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If you can't trust high-ranking government officials to practice basic information security, who can you trust? A recent report from the State Department's Office of Inspector General may have been sparked off by a recent email server scandal, but it also documents how other government employees have skimped on the protection of sensitive information. Organizations in both the government and private sector can draw lessons from these cybersecurity problems.
The core problem pointed out by this scandal is the official use of third-party IT systems. Gone are the days when the control of enterprise technology was concentrated in the hands of those who controlled access to mainframes and servers. Now cloud and mobile computing open up virtually limitless possibilities to any employee. The U.S. government may have egg on its face as a result of the OIG report, but the lessons learned apply to all enterprises and organizations. Private companies also face cybersecurity problems and risks associated with the use of unsanctioned software and technology services.
Maintaining management control
One of the core findings in the OIG report is that the State Department exhibited a lack of management control. The federal government requires that government agencies exercise proper control over the information systems they use and the records they maintain. Yet, as the Government Accountability Office previously found in 2010, many government agencies fail to provide the necessary oversight. Worse, their file and archiving systems are still often aligned to paper-based records, making it extremely difficult to effectively manage emails and other electronic information.
Public and private organizations must develop appropriate systems that allow them to maintain effective control of the information they store, process and transmit. This includes electronic record keeping and archiving systems that provide centralized tracking and storage management. While private organizations do not normally need to comply with federal records management regulations, they must be prepared to produce relevant emails in the event of litigation-related electronic discovery efforts. In the case of email, organizations of all types should have archiving and search mechanisms in place that support long-term preservation and discovery requirements.
Controlling the consumerization of IT
The increasing consumerization of IT is a challenge to centralized control and management of information. As employees explore mobile apps and cloud services in their private lives, they assume they can then use them in the workplace. As employees adopt these technologies, organization information gets stored in unmanaged, unsearchable and unprotected locations -- unless the organization takes suitable precautions against these cybersecurity problems.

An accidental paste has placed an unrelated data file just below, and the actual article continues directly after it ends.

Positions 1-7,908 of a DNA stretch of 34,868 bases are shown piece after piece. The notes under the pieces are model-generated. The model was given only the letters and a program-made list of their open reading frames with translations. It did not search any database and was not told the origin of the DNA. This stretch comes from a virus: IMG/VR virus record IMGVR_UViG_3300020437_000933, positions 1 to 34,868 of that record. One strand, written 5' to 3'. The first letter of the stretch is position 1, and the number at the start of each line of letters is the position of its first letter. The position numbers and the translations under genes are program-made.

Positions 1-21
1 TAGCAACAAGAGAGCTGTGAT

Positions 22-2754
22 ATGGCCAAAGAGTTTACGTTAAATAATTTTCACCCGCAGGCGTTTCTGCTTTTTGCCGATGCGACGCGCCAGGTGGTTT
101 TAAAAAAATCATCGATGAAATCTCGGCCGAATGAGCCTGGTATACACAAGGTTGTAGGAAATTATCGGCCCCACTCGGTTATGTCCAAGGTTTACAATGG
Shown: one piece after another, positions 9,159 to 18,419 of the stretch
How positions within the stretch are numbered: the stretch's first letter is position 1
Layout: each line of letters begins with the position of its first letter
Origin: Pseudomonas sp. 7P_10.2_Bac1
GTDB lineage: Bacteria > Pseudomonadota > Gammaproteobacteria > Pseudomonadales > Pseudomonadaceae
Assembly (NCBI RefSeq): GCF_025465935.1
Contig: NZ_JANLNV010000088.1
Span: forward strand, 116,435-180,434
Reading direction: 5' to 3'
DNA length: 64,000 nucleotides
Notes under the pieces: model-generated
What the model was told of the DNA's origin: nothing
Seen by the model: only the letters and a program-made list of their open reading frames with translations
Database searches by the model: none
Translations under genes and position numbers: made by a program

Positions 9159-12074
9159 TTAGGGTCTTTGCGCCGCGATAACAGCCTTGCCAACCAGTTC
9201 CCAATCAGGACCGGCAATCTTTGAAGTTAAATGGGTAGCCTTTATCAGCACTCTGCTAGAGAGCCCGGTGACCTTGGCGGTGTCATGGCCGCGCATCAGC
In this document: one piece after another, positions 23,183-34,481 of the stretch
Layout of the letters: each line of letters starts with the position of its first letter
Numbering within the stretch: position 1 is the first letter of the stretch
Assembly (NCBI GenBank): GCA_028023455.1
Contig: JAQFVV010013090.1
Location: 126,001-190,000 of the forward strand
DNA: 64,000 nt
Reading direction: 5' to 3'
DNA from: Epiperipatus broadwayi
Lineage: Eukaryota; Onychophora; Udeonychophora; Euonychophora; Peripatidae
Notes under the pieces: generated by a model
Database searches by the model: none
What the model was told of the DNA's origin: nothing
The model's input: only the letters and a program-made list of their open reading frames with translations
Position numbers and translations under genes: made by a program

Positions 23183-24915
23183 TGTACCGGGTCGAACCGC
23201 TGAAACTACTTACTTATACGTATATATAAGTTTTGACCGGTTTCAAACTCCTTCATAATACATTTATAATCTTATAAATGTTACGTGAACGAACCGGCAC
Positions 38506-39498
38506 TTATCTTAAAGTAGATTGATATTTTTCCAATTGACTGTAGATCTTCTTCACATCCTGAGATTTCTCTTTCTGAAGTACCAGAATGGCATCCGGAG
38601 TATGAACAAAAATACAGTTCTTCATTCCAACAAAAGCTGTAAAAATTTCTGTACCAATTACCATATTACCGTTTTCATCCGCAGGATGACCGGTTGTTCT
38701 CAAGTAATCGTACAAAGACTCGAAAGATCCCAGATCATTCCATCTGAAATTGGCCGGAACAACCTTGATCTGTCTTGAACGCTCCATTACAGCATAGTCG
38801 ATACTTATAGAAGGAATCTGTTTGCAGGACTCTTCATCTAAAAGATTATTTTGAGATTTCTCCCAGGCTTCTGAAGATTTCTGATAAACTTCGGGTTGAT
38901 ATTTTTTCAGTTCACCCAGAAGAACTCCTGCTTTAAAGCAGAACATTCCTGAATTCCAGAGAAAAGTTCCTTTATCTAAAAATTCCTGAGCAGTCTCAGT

Private organizations can draw lessons from the experience of government agencies' cybersecurity problems. Enterprise data governance officials need to know where their information is stored and contain that information appropriately. A move to cloud computing may be inevitable, but it can be properly managed. Enterprises must learn how to conduct cloud security reviews, ensure the right security controls are in place, and avoid infringement of the ownership of their information. For instance, organizations should verify that contract language does not grant the cloud service provider any rights to intellectual property produced or stored using the service.
Through the right combination of employee education and technology, enterprises can reap the benefits of consumerization of IT, while minimizing cybersecurity problems and risks. Employees must be made aware that any cloud service needs to be vetted for security and legal compliance, and cannot be adopted simply because it promises to make life easier. Data loss prevention technology lets enterprises monitor the flows of information, alerting administrators to abnormal or suspicious events.
While not many of us will wind up administering secret email servers for government officials, we can still draw lessons from the State Department's recent experience. Enterprises must retain management control of sensitive information and take steps to ensure that the adoption of cloud services takes place in an orderly and secure fashion.
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